What’s the point of marines?
For around a year, the Royal Navy has been drip-feeding news about the reorganisation of the Royal Marine Corps into what it calls a ‘Future Commando Force’. The programme has been widely reported in the national papers as the creation of a ‘lethal new unit’. At the end of June, the navy announced that the marines were getting new uniforms, which the Times described as ‘hi-tech’ because the material includes a small amount of spandex. In one promotional video a marine walks through smoke wearing night vision goggles and looking like one of the sand people from Star Wars.
In Britain, the term ‘commando’ has become functionally synonymous with the amphibious light infantry of the marines (in America and Germany it applies to special forces). Like too many military units, the marines are often referred to as ‘elite’. But many of the famed episodes in marine history are spectacular failures: the Dieppe Raid, St Nazaire, Suez. The marines’ insignia refers to the 1704 capture of Gibraltar, another botched operation in which most of the landing party was blown up before meeting any Spanish forces. The marines sent to Paktia province in 2002 to hunt down al-Qaida were supposed to demonstrate the ability of British forces; they never found any of bin Laden’s men and the operation degenerated into an expensive mountain hike.
The current overhaul has two points of consequence. The first is that it represents an attempt to transform the Royal Marines from an obsolete auxiliary infantry into a kind of special forces-lite. This is exemplified in the decision to abandon the standard issue SA80 for the C8 carbine used by the SAS, SBS and 1 PARA. The second is the declared intention of the navy to have the new commandos forward-deployed in two ‘littoral response groups’, probably in Scandinavia and Bahrain. The question of whether or not to station quasi-special forces across the world is a strategic decision of some importance: accordingly it has been barely discussed.
Whatever aim is imagined for these expeditionary commandos, it is clear that it is not defensive. The descriptions of the Future Commando Force stress global ambitions at odds with British foreign policy, and reality. The UK is currently a second-tier economic power in the class of Japan and India, but that is vestigial. In the long-term the UK will slip into the third global tier alongside Australia and Indonesia, and will have to give up pretensions to global influence.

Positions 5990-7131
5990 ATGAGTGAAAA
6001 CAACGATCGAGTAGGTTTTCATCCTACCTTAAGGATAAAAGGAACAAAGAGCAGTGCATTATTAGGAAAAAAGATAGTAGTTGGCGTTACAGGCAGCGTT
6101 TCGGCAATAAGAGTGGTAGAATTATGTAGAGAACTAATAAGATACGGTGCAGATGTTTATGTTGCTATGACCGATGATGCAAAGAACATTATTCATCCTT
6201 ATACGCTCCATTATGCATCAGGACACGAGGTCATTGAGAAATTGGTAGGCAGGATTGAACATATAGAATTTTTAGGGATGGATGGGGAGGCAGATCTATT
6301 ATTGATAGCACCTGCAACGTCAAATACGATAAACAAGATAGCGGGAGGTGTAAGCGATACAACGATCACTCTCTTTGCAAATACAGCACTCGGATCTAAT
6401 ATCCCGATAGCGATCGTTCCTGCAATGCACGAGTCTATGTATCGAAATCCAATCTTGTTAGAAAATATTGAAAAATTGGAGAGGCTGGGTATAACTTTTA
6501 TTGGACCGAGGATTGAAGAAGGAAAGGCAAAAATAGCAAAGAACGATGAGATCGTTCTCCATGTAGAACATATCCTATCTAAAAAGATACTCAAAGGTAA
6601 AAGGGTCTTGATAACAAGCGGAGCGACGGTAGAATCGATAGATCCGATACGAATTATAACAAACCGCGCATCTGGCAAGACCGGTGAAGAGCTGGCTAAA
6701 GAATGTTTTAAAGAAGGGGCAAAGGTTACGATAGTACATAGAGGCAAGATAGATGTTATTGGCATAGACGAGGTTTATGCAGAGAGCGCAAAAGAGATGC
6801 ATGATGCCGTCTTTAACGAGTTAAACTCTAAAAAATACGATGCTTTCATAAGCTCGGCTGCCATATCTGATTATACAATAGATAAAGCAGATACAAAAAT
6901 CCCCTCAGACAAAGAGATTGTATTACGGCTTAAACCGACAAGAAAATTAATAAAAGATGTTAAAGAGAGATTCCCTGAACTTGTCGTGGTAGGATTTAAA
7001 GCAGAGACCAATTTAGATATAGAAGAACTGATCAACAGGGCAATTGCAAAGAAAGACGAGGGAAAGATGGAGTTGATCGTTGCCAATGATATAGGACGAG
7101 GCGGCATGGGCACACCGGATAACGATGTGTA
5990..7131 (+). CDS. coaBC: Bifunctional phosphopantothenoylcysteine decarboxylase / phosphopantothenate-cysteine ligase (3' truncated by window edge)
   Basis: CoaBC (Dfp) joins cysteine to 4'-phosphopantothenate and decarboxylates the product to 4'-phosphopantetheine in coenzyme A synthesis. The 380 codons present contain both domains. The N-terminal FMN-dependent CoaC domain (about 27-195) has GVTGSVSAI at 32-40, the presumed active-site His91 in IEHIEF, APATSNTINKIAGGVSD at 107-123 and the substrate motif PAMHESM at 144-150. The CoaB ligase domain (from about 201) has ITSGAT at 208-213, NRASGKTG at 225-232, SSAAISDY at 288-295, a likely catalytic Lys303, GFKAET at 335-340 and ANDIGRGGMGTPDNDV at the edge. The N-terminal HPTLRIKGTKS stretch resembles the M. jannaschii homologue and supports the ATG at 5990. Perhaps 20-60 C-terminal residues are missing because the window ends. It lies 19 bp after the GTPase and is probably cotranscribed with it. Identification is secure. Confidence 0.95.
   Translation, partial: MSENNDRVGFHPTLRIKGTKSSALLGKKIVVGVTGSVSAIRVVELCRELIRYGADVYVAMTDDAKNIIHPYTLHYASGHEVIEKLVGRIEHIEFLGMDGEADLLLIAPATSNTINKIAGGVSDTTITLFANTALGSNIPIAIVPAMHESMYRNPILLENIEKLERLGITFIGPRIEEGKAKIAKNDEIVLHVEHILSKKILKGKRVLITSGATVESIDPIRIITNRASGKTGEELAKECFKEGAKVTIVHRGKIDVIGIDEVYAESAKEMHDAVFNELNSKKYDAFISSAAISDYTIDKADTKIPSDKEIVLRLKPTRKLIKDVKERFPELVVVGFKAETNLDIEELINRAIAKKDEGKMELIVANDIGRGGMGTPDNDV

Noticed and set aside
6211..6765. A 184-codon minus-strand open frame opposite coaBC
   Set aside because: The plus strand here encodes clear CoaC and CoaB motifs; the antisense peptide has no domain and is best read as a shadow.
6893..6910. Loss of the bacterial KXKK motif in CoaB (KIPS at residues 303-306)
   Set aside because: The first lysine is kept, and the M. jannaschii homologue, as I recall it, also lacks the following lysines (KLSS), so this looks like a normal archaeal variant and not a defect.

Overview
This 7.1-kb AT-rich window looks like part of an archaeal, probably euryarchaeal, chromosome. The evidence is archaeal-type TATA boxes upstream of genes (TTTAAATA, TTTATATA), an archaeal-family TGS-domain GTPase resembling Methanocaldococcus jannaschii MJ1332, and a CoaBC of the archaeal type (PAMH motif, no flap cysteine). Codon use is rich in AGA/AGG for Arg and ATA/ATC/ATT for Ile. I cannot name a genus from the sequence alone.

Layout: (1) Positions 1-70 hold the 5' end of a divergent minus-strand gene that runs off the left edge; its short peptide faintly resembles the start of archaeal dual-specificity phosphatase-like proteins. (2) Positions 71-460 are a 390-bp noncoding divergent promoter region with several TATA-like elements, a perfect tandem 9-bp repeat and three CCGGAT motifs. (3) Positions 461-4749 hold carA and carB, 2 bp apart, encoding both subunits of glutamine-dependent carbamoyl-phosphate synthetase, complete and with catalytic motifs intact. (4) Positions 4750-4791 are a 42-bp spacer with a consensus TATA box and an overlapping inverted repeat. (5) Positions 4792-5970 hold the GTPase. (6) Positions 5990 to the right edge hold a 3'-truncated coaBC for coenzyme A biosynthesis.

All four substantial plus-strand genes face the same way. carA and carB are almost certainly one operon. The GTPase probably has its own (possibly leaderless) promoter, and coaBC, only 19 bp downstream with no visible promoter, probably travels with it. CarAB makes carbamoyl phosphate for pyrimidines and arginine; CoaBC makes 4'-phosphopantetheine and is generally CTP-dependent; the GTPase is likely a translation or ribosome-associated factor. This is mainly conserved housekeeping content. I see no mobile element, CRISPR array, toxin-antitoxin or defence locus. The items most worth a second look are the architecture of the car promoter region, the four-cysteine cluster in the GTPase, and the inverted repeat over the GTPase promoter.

Why then maintain 6500 marines (in addition to around 2000 paratroopers)? In practice an expeditionary commando force would end up serving as auxiliaries for the only global military power, the United States. That is a matter of choice, implying an intention to go looking for wars thousands of miles away. In most conceivable scenarios this would be unwise. But imperial nostalgia is undimmed, evident in the explicit references to the Second World War in Royal Marines propaganda.
Though they complain of troop cuts, the British armed forces are in fact comically oversized. A small Atlantic principality without any credible adversaries, Britain is in the fortunate position of not needing a large army to defend itself. The main problem is the still inflated infantry. There is no reason for Britain to maintain a far larger army than Canada, as it currently does. A better example would be Norway, which shares a land border with Russia – a supposed threat – and yet makes do with an army one-third of the size of Britain’s.
As an island, Britain could even follow the example of Iceland (another member of Nato), which has a martial coast guard in place of a professional army. Taiwan, under constant threat of a Chinese invasion, has no standing infantry. In the event of an attack it will rely on defensive missiles and well-trained reserves. In the very unlikely event that Britain were ever invaded, the primary defences would be anti-aircraft and anti-ship missiles. If the marines must be retained for emotional reasons they could be reimagined as a defensive force and the main infantry stood down.
It is often instructive to look at the ratio between a nation’s military spending and its spending on foreign affairs. At present the Ministry of Defence budget is twenty times the size of that of the Foreign and Commonwealth Office, an even greater disparity than between their US equivalents. The MoD has money to spend on flashy toys and duplicate sets of soldiers while the Foreign Office has to make do with a minuscule research and planning staff. It would be better to use some of those funds to hire professional analysts who could explain to the ruling class the reality of Britain’s place in the world.